Cox critical of new legislation

Nick Rees Apr. 2, 2010, 9:32am


LANSING, Mich. (Legal Newsline) - Michigan Attorney General Mike Cox has raised concerns about state Rep. Marc Corriveau's recently introduced legislation that he says eliminates consumer protections in the health insurance rate-setting process.

Corriveau's legislation, Cox fears, would decimate the current system that he says saved consumers $500 million in 2009.

"Just about a year ago we stopped an attempt by Blue Cross to kill oversight when they set rates on Michigan families," Cox said.

"Today we are once again looking at bills that would allow Blue Cross to raise rates with no attorney general oversight on people already struggling to afford care."

Blue Cross, as part of Corriveau's legislative package, would be allowed to offer new plans that would eliminate the attorney general's office's ability to question rate increases for Michigan residents purchasing their own insurance, which is a rapidly growing portion of the market.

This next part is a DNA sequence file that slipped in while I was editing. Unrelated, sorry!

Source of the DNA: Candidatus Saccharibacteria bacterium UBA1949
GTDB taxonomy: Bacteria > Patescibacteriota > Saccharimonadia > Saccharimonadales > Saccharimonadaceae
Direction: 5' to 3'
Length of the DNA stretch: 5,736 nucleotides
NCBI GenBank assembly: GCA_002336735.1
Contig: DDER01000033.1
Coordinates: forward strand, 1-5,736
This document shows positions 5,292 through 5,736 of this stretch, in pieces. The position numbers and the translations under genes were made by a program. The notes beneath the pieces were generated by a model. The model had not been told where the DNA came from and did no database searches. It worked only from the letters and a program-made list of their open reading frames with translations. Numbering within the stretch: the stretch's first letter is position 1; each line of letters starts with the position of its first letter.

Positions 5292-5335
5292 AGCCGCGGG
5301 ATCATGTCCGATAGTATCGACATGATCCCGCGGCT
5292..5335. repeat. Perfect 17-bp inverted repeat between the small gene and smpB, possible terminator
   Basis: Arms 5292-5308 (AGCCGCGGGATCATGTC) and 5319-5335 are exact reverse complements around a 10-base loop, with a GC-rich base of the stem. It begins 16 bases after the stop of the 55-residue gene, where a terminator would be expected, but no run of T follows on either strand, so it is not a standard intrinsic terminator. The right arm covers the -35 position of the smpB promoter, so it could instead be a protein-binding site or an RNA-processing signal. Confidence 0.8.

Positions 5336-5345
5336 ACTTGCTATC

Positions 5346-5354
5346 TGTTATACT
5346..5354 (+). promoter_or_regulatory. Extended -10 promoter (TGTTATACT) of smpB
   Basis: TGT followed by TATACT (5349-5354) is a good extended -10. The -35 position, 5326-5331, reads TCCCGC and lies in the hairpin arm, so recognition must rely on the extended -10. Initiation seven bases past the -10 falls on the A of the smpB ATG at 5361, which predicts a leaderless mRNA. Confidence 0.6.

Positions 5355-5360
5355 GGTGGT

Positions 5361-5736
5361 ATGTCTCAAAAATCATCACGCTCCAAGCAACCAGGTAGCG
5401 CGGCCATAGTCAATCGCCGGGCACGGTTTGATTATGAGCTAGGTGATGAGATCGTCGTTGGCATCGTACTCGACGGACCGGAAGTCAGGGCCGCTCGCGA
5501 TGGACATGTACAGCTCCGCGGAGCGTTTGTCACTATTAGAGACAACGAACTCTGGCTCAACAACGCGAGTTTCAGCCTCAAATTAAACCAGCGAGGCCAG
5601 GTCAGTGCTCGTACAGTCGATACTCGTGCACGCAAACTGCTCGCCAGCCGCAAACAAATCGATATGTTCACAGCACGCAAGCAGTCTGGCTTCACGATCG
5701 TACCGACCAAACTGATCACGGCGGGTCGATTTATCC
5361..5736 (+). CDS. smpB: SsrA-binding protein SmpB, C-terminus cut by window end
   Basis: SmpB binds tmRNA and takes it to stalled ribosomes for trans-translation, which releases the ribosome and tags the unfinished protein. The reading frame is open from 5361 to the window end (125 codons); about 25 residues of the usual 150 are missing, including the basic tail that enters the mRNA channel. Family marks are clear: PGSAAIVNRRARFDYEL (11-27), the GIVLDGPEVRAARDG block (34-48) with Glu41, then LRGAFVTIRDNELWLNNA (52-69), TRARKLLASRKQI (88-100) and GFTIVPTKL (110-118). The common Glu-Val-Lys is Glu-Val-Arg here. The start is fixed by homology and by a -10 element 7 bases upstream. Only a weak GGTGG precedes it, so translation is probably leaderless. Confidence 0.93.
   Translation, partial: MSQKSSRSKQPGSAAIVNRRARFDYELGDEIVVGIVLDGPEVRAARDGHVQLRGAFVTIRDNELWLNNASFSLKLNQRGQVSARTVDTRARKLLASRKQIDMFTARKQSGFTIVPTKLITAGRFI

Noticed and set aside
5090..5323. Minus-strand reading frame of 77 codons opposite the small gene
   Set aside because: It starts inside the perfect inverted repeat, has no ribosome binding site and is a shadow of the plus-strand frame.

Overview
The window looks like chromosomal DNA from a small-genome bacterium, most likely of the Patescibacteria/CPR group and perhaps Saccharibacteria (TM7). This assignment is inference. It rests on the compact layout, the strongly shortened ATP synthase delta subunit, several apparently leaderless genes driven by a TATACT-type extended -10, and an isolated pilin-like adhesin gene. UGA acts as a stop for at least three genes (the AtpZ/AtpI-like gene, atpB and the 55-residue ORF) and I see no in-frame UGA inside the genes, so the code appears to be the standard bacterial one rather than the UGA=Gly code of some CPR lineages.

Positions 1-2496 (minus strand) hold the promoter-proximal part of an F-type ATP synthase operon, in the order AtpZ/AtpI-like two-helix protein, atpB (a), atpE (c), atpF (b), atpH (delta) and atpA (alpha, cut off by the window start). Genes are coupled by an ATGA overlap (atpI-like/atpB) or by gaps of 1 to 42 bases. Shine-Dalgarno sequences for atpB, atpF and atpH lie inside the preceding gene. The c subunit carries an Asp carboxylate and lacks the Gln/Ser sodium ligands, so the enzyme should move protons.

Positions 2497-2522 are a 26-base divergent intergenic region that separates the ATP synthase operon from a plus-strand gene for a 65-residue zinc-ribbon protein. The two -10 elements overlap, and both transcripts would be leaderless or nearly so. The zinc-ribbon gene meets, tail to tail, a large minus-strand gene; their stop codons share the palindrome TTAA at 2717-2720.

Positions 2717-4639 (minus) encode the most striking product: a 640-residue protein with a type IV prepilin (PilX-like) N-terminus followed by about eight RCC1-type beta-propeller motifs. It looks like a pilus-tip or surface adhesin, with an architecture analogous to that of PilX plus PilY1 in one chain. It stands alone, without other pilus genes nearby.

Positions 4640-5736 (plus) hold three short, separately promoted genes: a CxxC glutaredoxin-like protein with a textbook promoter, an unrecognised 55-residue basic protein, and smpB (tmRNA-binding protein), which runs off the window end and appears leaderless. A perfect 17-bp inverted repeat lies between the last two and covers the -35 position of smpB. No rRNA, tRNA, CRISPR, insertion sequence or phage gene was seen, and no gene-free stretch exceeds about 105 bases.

Under the current system of oversight, more than $250 million in rate increases were stopped by Cox's office in 2009 alone, Cox claims.

Cox has said that much of the legislation is usurped by recently passed federal health care legislation but that he will continue to closely monitor the remainder of the bills for the ways that they focus solely on benefiting Blue Cross.

Blue Cross is responsible for approximately 70 percent of Michigan's health care market.

Sen. Tom George recently introduced similar bills to Rep. Corriveau's in the state Senate.

Cox is running for governor.

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